By Conrad Dudderar
With Yukon’s Czech Day just around the corner, the Oklahoma Czech Folk Dancers are preparing a performance that will feature some new dances.
The 57th Annual Oklahoma Czech Festival will be this Saturday, Oct. 7 in Yukon with a free entertainment program featuring authentic folk dances and songs from all regions of the Czech Republic.
The dancing and music start at 9 a.m. and continue through the morning and afternoon under the tent outside the Oklahoma Czechs Building, 5th and Cedar.
Nineteen members of the Oklahoma Czech Folk Dancers traveled this summer to South Dakota to march in the parade and perform during the 74th Annual Tabor Czech Days Festival.
They were joined by many members of their families for the June 15-17 event.
“It is always an honor to be invited to perform at other Czech festivals and celebrations,” said Elaine Benda, director of folk dancing for the Oklahoma Czechs.
The trip to Tabor, S.D. gave the Oklahoma Czech Folk Dancers an opportunity to share songs and dances they have carefully researched to be authentic – and show what they are doing to celebrate their shared culture and heritage.
It also gave the group an opportunity to both experience and participate in the heritage and customs that another Czech/American community does.
The Oklahoma Czech Folk Dancers were able to meet and bond with others who are doing the same things they do – but have a different perspective.
“We are connected to all of the Czech/American communities in this country by our love of our heritage and attending and performing at other Czech festivals enriches us and always leads to making many new friends,” Benda said.
“My grandpa Svejkovsky’s family came to Oklahoma from South Dakota, where they had settled after immigrating. There are a few photos in my family albums from the one trip my mom made with her family to South Dakota when my mom was a tiny girl, but that was the only time they returned to see family there.”
Benda did not have the opportunity during this summer’s South Dakota trip to investigate her genealogy, but she did talk to people to see if she could be lucky enough to make a family connection.
She looked at everyone she met at Tabor Czech Days as a possible cousin.
“And I must say that everyone there treated us like family!” Benda pointed out. “The people of Tabor could not have been more hospitable and welcoming to us. And my quest to find my relatives there continues!”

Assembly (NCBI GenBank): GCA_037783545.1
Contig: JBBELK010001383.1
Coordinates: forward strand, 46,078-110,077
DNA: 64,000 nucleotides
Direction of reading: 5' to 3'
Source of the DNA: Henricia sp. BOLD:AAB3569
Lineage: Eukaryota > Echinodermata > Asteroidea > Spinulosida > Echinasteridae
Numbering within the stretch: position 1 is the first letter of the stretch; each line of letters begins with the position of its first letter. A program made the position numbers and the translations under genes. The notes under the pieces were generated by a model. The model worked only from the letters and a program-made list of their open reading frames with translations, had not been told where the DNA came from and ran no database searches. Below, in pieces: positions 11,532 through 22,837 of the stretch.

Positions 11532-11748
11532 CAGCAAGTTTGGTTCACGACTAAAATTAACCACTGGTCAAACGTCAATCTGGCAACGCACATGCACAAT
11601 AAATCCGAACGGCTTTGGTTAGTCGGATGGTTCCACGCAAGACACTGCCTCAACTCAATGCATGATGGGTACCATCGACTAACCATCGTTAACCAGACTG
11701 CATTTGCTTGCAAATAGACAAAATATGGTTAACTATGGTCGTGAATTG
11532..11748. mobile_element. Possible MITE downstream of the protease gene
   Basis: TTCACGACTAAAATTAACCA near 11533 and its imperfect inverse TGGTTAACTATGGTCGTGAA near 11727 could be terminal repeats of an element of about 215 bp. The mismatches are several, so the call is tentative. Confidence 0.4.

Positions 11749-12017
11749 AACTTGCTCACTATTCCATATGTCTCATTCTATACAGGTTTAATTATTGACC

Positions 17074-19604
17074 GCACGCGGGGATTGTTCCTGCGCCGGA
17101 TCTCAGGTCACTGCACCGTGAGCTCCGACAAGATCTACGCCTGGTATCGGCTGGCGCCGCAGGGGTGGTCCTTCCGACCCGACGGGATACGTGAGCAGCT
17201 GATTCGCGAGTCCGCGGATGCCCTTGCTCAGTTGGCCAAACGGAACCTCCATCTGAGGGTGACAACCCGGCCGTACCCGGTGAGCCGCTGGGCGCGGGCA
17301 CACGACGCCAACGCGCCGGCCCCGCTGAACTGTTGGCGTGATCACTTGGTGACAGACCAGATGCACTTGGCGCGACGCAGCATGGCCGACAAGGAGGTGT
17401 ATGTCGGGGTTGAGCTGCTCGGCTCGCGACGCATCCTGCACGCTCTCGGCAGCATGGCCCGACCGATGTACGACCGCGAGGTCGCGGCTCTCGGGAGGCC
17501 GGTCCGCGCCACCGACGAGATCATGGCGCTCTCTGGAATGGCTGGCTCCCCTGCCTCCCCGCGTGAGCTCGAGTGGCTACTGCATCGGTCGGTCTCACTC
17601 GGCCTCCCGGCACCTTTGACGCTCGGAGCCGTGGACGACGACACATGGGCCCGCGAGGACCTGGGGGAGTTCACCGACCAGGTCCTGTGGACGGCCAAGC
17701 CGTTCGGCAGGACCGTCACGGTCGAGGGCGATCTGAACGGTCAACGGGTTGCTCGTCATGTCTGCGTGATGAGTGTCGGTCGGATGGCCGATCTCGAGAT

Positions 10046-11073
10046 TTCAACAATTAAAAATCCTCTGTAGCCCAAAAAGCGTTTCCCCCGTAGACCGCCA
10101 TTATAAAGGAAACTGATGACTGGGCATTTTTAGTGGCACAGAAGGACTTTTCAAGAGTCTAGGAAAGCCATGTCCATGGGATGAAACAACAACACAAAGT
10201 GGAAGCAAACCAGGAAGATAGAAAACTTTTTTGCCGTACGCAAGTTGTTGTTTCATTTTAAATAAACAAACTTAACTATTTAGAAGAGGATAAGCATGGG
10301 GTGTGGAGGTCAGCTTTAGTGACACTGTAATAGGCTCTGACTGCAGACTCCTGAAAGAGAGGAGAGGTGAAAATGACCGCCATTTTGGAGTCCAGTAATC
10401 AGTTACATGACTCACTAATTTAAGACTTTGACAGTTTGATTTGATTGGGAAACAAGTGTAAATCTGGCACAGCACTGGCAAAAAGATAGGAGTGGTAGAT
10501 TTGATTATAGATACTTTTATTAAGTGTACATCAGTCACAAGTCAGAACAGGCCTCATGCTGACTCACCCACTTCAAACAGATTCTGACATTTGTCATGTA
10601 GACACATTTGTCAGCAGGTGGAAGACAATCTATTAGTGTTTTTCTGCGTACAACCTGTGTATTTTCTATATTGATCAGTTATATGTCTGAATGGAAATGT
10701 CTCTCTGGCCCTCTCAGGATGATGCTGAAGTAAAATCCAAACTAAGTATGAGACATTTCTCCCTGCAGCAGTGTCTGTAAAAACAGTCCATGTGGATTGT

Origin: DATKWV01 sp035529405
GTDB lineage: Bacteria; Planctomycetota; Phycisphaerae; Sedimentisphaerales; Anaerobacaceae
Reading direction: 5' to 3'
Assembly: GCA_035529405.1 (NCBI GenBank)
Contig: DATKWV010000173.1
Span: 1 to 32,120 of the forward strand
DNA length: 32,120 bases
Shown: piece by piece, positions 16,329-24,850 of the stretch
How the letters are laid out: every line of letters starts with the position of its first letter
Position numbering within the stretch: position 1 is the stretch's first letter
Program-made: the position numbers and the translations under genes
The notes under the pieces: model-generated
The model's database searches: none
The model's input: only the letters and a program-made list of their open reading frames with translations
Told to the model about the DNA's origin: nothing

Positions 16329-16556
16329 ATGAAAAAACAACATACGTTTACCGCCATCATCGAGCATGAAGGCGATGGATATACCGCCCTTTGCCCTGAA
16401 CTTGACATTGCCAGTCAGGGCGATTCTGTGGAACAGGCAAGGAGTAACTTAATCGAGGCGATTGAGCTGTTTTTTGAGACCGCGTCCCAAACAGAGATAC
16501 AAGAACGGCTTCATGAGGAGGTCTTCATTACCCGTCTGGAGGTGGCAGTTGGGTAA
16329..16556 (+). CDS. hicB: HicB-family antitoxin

In past years, the Oklahoma Czech Folk Dancers traveled to and performed at Czech festivals in Texas, Iowa, Kansas, and now South Dakota. They always welcome an invitation to perform.
The Oklahoma Czech Folk Dancers continue to prepare for the Oct. 7th Oklahoma Czech Festival in Yukon.
The ensemble features more than 70 members ranging from ages 4 to 60-plus. Three main groups (or “classes”) practiced weekly all summer with two subset groups working on special dances.
“One class will be debuting two dances never before performed in our community – and likely never performed in the U.S.!” Benda shared. “After the festival, we will begin working on more new dances that we hope to debut at the annual Masopust Dance at Yukon Czech Hall in February.”
The folk dancing director reiterated that all the dances and songs performed on Czech Day are authentic.
After Czech Day, the Oklahoma Czech Folk Dancers will take a brief break before getting back to learning new songs and dances – and perfecting everything they know.
Members will perform again Saturday, Dec. 2 at the annual Yukon Czech Christmas Market in the parking lot of 10 W Main.
“I research and study to ensure their historical accuracy,” she said. “This is our mission and goal — to be as historically accurate and authentic as possible.
“Also, much like the beautiful music that our polka bands play, every time we perform a song or dance is a unique event, as the same steps are artistically performed by the dancers in the moment.”
Her mother Laverne Benda always said the Czech songs and dances are traditions will always be part of the festival, much like how every family puts up a Christmas tree and cooks specific dishes for the holiday season.
“Our Oklahoma Czech Festival is a holiday to the Czechs, and it is a great reunion of friends that we consider family,” Elaine Benda said.
“Our music and dance are an integral part of this celebration. You cannot have a Czech festival without Czech music and dancing—whether it be in Oklahoma or in the Czech Republic itself!”